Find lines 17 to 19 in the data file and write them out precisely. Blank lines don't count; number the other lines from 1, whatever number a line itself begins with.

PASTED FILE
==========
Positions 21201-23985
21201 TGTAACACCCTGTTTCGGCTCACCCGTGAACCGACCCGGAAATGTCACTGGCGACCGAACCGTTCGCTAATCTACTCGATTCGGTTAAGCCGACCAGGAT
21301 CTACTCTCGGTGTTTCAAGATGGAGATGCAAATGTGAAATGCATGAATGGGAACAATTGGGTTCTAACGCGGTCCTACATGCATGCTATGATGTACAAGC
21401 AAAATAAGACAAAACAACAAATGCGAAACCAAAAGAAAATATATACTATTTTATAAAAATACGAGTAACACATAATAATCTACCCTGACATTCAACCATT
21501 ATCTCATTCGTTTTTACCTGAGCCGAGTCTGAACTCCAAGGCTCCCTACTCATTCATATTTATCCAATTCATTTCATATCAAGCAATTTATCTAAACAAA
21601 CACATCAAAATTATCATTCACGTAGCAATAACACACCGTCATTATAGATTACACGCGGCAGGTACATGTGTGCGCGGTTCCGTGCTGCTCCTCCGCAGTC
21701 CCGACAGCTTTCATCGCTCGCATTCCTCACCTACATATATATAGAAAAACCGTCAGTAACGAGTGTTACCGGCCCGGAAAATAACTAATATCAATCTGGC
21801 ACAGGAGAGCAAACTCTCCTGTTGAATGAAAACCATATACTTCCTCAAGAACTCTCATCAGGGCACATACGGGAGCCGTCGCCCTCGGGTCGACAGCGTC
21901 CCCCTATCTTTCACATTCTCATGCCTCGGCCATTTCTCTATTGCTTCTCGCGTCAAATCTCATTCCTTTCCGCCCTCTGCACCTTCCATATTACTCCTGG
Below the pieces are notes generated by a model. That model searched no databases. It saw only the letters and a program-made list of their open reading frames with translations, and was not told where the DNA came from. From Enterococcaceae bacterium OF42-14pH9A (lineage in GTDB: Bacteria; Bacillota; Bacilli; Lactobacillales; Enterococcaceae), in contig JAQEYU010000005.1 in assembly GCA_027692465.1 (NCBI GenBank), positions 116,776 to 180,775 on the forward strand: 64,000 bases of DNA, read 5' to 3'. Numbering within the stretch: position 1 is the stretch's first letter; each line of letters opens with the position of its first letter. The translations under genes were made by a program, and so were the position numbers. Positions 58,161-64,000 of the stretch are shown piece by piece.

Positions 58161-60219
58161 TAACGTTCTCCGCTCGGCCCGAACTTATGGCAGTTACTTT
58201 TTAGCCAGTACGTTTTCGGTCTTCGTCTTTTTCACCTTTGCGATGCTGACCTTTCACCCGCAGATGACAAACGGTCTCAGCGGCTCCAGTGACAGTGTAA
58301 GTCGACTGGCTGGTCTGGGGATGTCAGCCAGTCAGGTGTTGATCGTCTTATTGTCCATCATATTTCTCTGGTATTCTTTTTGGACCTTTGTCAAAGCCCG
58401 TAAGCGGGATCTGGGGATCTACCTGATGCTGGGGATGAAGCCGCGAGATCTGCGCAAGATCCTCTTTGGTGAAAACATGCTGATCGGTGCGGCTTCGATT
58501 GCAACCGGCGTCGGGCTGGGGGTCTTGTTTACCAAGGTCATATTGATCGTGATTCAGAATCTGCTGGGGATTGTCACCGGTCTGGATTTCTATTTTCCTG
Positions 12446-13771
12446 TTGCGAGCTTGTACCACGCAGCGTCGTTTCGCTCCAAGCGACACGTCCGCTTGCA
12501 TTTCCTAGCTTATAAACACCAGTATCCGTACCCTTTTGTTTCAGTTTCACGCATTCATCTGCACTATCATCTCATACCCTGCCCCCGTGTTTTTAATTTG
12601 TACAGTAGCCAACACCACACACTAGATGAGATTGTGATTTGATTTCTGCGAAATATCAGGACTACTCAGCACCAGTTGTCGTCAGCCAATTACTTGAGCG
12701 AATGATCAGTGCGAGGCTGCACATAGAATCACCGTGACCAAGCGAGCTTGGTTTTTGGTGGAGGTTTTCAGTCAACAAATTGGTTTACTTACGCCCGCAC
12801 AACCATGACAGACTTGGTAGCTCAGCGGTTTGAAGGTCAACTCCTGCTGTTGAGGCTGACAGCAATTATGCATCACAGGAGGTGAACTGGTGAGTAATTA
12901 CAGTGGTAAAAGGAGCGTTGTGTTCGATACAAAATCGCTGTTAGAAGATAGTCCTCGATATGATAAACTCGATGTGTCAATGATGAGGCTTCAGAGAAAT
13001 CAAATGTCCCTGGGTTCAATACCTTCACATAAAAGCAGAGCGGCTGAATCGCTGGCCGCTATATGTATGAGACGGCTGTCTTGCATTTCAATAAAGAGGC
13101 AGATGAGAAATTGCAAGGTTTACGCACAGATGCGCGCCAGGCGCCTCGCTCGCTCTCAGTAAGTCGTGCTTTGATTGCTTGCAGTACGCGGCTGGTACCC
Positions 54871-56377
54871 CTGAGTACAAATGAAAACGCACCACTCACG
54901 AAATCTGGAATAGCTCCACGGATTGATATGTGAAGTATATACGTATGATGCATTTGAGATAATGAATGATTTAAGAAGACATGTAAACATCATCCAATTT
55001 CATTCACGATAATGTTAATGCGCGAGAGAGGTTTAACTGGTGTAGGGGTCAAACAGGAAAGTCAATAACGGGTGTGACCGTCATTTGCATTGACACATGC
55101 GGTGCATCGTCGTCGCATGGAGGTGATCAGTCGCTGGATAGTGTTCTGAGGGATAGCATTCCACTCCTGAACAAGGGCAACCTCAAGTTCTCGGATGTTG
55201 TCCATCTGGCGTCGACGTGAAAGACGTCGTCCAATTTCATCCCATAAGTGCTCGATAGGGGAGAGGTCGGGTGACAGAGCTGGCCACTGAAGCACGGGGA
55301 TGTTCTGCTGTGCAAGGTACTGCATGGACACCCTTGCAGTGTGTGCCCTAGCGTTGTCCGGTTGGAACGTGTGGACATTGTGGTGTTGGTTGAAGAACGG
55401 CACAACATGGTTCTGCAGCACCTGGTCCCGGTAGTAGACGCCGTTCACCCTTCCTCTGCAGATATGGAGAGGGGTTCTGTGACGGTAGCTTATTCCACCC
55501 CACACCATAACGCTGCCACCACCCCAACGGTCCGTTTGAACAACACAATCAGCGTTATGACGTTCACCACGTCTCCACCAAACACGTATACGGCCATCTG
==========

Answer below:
Positions 12446-13771
12446 TTGCGAGCTTGTACCACGCAGCGTCGTTTCGCTCCAAGCGACACGTCCGCTTGCA
12501 TTTCCTAGCTTATAAACACCAGTATCCGTACCCTTTTGTTTCAGTTTCACGCATTCATCTGCACTATCATCTCATACCCTGCCCCCGTGTTTTTAATTTG